Lakisha Johnson figured all she needed was her 2016 tax refund to get her and her daughter out of a homeless shelter and back into a place of their own.
The U.S. Department of Education had other plans.
Johnson, a home health aide, and 12-year-old Aijiah were forced to move out of their West Philadelphia apartment just before Thanksgiving last year, after the landlord jacked up the rent from $675 to $875. Soon, they were living on a bunk bed in the shelter a few blocks from Aijiah’s school. The girl was terrified that a classmate would see her using the secured entrance of the crowded, noisy shelter.
With the $13 an hour she earns caring for her elderly charges, Johnson planned to stay at the shelter — or with anyone who would let the two sleep on a floor, a couch or a spare mattress — until April. In past years, that’s when she received her federal Earned Income Credit tax refund.
The check never came.
On the phone, an Internal Revenue Service agent told her the Department of Education (DOE) was “holding back” the $8,220 refund to recoup some of her student-loan debt. It would probably do the same next year, the agent told her, to recover the rest of the nearly $17,000 she owed.
Johnson was confused. The two student loans she took out in 2006 in hopes of becoming a medical assistant amounted to only $6,625. Whenever she fell behind on her payments, she would be enrolled in one of the forbearance plans promoted in a continuous stream of emails she received from Navient Corp, the largest loan servicer working under contract for the DOE. An Oct. 4, 2011, email, for example, stated: “You may be able to qualify for a deferment or forbearance, which can postpone your loan payments and keep your loan from going into default.”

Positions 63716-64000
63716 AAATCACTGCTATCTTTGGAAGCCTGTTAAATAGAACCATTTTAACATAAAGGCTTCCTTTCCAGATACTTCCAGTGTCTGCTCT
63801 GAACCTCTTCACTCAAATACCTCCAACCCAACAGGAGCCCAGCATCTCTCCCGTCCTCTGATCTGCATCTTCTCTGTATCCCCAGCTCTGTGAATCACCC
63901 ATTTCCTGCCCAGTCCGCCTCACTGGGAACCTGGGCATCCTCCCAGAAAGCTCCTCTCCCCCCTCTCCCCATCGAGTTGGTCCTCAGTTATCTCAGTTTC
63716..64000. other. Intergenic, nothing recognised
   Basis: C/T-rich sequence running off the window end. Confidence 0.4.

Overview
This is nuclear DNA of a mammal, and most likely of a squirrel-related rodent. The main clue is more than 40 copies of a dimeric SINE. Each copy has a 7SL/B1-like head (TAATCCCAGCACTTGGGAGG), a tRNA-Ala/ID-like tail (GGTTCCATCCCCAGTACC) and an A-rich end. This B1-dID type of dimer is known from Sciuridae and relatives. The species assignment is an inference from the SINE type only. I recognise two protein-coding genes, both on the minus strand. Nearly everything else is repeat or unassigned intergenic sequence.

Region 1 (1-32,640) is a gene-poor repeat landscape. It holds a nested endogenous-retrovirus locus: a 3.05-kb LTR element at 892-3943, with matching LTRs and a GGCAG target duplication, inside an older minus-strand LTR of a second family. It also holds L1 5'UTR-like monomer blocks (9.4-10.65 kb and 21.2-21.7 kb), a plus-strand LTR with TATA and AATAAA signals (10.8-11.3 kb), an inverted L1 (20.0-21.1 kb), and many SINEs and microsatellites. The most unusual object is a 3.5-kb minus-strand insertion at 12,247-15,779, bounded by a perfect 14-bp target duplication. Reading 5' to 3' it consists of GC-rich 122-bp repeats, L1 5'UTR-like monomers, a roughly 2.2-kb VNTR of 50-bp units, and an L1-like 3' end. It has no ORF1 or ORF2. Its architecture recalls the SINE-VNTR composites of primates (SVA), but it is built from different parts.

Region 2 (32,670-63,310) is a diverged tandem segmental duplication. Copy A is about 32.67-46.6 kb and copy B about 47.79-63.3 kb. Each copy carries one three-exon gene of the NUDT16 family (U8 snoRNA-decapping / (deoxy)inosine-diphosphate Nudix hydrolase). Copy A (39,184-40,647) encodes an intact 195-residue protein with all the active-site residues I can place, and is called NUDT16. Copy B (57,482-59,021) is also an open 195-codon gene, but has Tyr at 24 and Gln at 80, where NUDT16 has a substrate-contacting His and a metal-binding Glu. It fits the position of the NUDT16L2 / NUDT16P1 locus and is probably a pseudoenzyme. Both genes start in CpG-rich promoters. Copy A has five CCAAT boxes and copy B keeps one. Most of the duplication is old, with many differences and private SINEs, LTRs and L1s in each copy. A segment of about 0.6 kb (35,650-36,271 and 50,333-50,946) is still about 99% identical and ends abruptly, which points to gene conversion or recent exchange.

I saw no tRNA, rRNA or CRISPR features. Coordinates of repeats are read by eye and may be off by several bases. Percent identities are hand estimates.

She was learning only now that those plans, while allowing her to stall payments, didn’t stop her debt from ballooning as interest and fees piled up. And she was now in default, prompting the DOE to move to collect.
That was only the half of it. Until contacted by Reuters, Johnson didn’t realize that she could have avoided the entire ordeal by enrolling in one of the government’s income-based repayment plans — an option she said Navient never discussed with her. Most of these plans allow for monthly payments as low as zero and forgive any remaining debt after 20 years.
“I didn’t think it was going to double up or stack up, or cause me to lose the money I had worked for this whole time,” she says. “This is a big hit. They’ve put me in a deep situation.”
It’s a situation Johnson shares with many of the 8 million borrowers in the United States who are in default on a combined $137.4 billion in government-held or government-backed student loans.
Today, 11 percent of the $1.325 trillion of federal student loans outstanding is severely delinquent or, in default, higher than the mortgage default rate at the peak of the foreclosure crisis in 2010, according to data from the Federal Reserve Bank of New York.
Some of these debtors are deadbeats, of course, unwilling to make payments they can afford. But many are borrowers of limited means who ended up in default unnecessarily, after Navient and the DOE’s other servicers steered them away from affordable repayment plans and into options that reduce the servicers’ costs, according to state and federal investigators and regulators, consumer advocates and a growing number of lawsuits and complaints filed against loan servicers.
The defaulted borrowers then become targets of the DOE’s debt collectors. These firms, some of them owned by the loan servicers, wield the federal government’s broad powers to garnish the wages of borrowers, as well as parents and grandparents who co-signed the loans. When wages are insufficient to garnish, the DOE can have the Treasury Department withhold tax refunds and reduce Social Security payments.